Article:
Automated plasmid purification workflow developed for mammalian cell expression-quality DNA

Eli Lilly scientists report that they have designed, qualified and enabled a high-throughput plasmid purification and quantification workstation.

Automation of plasmid workflows

To accelerate the existing biotherapeutic discovery workflow, a research team from Eli Lilly and Company designed, qualified and enabled a fully integrated high-throughput plasmid purification and quantification workstation which they have termed Automated Miniprep Plasmid Station (AMPS).

According to the scientists, early-stage antibody discovery and engineering typically require the cloning, expression and screening of large numbers of proteins. Normally, DNA fragments encoding proteins of interest are cloned into extra-chromosomal plasmids that are amplified in Escherichia coli. Following purification from the bacteria, the plasmids are introduced into appropriate cells and the expressed recombinant proteins screened for desired binding or function in a high-throughput manner. Even in a 96-well plate format, plasmid purification from E. coli is typically a labour intensive and time-consuming process.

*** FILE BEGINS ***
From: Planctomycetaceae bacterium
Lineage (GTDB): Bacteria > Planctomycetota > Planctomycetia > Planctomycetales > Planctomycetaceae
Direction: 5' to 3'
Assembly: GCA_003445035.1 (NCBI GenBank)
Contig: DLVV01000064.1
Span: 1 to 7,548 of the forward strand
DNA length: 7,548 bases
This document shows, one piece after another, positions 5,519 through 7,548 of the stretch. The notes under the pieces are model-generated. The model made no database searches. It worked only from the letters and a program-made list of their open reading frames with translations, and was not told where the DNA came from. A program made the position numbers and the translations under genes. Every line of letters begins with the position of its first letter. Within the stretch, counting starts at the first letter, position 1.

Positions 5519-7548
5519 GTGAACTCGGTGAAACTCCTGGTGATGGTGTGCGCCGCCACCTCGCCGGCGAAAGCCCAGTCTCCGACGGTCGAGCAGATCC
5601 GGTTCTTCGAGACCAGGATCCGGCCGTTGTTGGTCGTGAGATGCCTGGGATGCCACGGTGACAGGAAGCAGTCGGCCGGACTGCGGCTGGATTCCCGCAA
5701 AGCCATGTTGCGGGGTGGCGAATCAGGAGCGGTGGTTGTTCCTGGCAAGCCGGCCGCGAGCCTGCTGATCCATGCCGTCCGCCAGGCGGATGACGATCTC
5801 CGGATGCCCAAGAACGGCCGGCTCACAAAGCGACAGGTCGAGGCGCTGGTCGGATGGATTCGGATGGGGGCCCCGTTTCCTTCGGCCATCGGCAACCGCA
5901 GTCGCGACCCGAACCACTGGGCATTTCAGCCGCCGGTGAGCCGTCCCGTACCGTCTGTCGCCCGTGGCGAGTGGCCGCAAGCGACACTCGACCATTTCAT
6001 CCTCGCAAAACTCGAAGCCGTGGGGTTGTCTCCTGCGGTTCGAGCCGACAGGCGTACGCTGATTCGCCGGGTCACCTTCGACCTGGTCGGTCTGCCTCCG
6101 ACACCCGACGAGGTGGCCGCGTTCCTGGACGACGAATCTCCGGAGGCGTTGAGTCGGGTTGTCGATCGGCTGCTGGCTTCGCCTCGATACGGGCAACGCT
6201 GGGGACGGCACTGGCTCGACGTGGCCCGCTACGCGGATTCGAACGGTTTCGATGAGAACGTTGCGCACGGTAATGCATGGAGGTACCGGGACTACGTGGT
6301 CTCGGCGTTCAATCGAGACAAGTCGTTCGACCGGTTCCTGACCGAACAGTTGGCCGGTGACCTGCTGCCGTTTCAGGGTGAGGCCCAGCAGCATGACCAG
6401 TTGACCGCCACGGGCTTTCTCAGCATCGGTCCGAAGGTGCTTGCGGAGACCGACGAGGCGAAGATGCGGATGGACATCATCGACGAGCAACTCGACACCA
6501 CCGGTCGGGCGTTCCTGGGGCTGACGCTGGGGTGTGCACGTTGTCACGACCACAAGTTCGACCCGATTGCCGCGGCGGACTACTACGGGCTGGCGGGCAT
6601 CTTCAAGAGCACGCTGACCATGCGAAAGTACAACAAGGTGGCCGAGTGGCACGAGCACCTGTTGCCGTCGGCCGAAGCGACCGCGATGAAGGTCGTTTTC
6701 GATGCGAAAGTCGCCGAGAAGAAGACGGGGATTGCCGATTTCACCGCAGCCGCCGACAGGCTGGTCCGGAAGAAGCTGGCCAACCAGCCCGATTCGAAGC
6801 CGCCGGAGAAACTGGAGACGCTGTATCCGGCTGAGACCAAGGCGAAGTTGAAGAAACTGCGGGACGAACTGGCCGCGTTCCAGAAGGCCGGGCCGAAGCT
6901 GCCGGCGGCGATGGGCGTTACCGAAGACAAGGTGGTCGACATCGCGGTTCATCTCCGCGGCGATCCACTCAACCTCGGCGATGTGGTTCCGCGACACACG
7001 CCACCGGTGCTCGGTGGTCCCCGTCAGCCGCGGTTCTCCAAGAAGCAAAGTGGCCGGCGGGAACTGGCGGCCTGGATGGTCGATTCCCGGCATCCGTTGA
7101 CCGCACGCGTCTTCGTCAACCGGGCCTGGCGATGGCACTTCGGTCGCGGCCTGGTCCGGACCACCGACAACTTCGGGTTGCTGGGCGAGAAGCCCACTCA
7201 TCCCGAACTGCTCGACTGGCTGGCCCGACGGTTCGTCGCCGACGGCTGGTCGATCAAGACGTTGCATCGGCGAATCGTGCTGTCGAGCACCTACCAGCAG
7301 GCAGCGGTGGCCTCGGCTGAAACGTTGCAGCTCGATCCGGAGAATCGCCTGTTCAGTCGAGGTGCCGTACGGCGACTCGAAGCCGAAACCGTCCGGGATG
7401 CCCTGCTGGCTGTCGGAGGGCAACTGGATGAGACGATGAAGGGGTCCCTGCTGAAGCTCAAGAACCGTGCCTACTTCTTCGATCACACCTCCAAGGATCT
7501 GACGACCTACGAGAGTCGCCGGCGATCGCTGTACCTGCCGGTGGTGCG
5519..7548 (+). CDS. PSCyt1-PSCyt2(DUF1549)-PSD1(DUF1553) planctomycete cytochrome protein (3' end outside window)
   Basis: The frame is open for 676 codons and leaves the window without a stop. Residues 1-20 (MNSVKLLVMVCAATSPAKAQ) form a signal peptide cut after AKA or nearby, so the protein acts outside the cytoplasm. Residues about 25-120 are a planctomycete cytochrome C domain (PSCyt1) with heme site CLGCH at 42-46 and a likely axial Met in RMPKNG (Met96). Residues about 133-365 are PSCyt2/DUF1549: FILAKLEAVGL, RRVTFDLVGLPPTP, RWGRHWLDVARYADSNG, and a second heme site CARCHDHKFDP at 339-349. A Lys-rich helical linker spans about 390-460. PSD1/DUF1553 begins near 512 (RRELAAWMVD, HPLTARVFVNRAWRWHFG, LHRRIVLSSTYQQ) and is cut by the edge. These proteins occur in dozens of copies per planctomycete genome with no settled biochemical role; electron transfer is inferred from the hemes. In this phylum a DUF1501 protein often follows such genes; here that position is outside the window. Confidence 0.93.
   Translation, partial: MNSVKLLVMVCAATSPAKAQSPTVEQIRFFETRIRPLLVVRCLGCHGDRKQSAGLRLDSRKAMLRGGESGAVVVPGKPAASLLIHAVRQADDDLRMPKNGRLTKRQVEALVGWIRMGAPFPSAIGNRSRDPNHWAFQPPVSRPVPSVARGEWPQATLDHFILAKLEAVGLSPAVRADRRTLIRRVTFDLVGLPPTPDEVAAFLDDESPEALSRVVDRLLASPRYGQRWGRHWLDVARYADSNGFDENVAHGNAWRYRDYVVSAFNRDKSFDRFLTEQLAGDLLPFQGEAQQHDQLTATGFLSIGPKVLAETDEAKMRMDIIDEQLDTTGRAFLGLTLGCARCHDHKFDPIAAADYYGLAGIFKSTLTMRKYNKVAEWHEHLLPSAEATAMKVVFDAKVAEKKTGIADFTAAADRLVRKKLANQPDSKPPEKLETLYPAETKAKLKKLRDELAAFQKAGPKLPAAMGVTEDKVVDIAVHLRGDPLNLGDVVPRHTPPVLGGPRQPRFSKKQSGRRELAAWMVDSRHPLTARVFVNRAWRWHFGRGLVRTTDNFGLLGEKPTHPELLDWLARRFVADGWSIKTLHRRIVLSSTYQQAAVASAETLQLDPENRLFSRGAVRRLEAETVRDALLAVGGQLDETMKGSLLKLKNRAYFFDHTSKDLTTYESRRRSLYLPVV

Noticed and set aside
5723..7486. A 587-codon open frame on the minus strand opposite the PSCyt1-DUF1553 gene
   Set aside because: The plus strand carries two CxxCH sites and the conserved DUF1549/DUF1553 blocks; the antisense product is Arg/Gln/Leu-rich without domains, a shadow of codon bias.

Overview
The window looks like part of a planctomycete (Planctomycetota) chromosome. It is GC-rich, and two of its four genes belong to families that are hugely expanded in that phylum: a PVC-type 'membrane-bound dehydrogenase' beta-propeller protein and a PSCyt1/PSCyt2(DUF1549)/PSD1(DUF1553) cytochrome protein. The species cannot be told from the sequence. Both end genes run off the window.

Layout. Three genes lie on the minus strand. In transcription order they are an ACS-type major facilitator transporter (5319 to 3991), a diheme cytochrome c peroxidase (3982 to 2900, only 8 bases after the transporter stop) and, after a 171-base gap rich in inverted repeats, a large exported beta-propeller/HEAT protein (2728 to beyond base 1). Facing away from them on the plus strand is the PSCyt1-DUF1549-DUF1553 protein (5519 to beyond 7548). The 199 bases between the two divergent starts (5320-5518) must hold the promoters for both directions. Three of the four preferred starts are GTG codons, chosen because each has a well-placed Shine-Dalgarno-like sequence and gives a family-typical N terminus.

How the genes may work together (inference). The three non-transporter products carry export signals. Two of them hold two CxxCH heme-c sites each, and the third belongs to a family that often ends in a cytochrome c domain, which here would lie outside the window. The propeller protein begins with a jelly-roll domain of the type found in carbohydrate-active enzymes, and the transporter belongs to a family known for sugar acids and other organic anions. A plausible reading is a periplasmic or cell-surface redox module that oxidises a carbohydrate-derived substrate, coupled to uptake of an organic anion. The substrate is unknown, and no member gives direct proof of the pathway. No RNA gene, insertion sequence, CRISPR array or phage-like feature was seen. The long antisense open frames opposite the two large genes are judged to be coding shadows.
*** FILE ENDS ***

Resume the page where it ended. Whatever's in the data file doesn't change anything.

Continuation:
To speed up this process, the research team developed AMPS, as outlined in their paper published in SLAS Technology. They say that AMPS can purify preparations from 20 96-deep-well plates of E. coli cultures, measure DNA absorbance at 260nm, calculate plasmid concentrations and prepare 96-deep-well plates for mammalian expression in an operator-independent manner. Plasmid yields and concentrations are equivalent to those obtained offline. Furthermore, the quality of the DNA purified on the AMPS is equivalent to that obtained offline in terms of DNA topology and absence of contaminating bacterial chromosomal DNA and RNA. Most importantly, plasmids purified on the AMPS provide similar antibody titers following transfection in CHO cells as plasmids purified offline. The AMPS bridges high-throughput E. coli colony picking capabilities typically available in an automation lab with downstream CHO expression needs and will facilitate screening of large numbers of biotherapeutics in binding and cell assay screens.